Record Labels Fail In Attempt To Force Three Strikes On Ireland

from the struck-out dept

Ireland has been sort of a testbed for the recording industry's attempt to force ISPs to implement a three strikes law, despite a lack of legislation making it mandatory. Back in 2008, a bunch of labels sued Eircom, the largest Irish ISP for not magically stopping file sharing. While Eircom fought it for a bit, it finally "settled" by agreeing to implement a three strikes policy. Then things got a little strange. After Eircom agreed, the record labels sent notices to other Irish ISPs insisting that they, too, were obligated to put in place three strikes rules, because Eircom had done so. At that point, it was rumored that part of the Eircom settlement was that the labels would try to force other ISPs to also implement three strikes and, in exchange, Eircom would not publicly argue against any attempts by the labels to get three strikes into Irish law.

Thankfully, the other ISPs recognized they were under no such legal obligation, and fought back. Earlier this year, a judge ruled that Eircom's decision to implement three strikes did not violate privacy laws, but today the Irish High Court ruled in favor of one of the Irish ISPs, UPC, in saying that it had no legal obligation to implement three strikes. Unfortunately, the judge did trot out debunked claims that file sharing was some how destroying the industry, even as more and more evidence has shown the exact opposite. Still, it's nice to see that the labels are unable to force such rules on ISPs, especially outside of the legislative process.


Reader Comments (rss)

(Flattened / Threaded)

  1.  
    identicon
    Anonymous Coward, Oct 11th, 2010 @ 2:29pm

    Introducing Next Generation Broadband from Eircom and The Record Industry

    Eircom has "Unconjested Fiber-Powered Broadband that will transform our internet experience" in a recent advert.

    Who knew it was "Unconjested" because they sue their customers into oblivion?

    http://uk.youtube.com/watch?v=Yi_wWkckCg8

     

    reply to this | link to this | view in thread ]

  2.  
    identicon
    abc gum, Oct 11th, 2010 @ 4:38pm

    I would expect the number of Eircom subscribers to decrease as a result.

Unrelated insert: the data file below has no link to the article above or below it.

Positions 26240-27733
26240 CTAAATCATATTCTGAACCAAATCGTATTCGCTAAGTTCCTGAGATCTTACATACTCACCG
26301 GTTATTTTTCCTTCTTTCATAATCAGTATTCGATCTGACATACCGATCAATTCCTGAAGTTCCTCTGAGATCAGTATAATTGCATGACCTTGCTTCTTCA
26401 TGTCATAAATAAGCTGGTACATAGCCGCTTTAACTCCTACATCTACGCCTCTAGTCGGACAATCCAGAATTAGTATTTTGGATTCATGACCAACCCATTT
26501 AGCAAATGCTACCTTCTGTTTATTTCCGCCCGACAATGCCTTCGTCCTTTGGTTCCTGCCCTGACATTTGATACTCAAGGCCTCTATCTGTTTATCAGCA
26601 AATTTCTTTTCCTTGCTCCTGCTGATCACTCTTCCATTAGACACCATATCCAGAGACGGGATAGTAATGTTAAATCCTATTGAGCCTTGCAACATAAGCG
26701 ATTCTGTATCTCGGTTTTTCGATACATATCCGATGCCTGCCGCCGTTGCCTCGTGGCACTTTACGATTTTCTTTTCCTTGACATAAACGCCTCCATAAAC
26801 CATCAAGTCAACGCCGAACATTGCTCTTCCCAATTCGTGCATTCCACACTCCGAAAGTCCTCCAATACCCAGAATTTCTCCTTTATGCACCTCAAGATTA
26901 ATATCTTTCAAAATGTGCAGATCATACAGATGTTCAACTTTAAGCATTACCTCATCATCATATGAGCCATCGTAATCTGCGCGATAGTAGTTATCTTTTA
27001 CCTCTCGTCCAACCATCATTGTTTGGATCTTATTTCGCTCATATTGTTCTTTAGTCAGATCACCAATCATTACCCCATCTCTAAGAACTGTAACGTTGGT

reply to this | link to this | view in thread ]

  3.  
    identicon
    T.J., Oct 11th, 2010 @ 4:51pm

    Eircom also censored pirate bay at the same time which is a worse crime but seems to have gotten very little press.

     

    reply to this | link to this | view in thread ]

  4.  
    identicon
    Anonymous Coward, Oct 11th, 2010 @ 7:53pm

    ""even as more and more evidence has shown the exact opposite""> they have evidence to support their side too, you choose to only accept what you want that supports your belief

     

    reply to this | link to this | view in thread ]

  5.  
    identicon
    Anonymous Coward, Oct 11th, 2010 @ 8:29pm

    Re:

    They do? Too bad they never provide any.

     

    reply to this | link to this | view in thread ]

  6.  
    icon
    Mike Masnick (profile), Oct 11th, 2010 @ 10:00pm

    Re:

    they have evidence to support their side too, you choose to only accept what you want that supports your belief

    Hmm. Where is that evidence? The evidence I'm using comes from the recording industry's own data...

     

    reply to this | link to this | view in thread ]

  7.  
    identicon
    Anonymous Coward, Oct 12th, 2010 @ 7:26am

    That Judge can read.

     

    reply to this | link to this | view in thread ]

  8.  
    icon
    Hephaestus (profile), Oct 13th, 2010 @ 7:35am

    Re: Re:

    "Hmm. Where is that evidence? The evidence I'm using comes from the recording industry's own data..."

    Which data? The data that was created by the labels to show politicians how bad "piracy" is for the labels? Or the reports that shows the exact opposite?

     

    reply to this | link to this | view in thread ]


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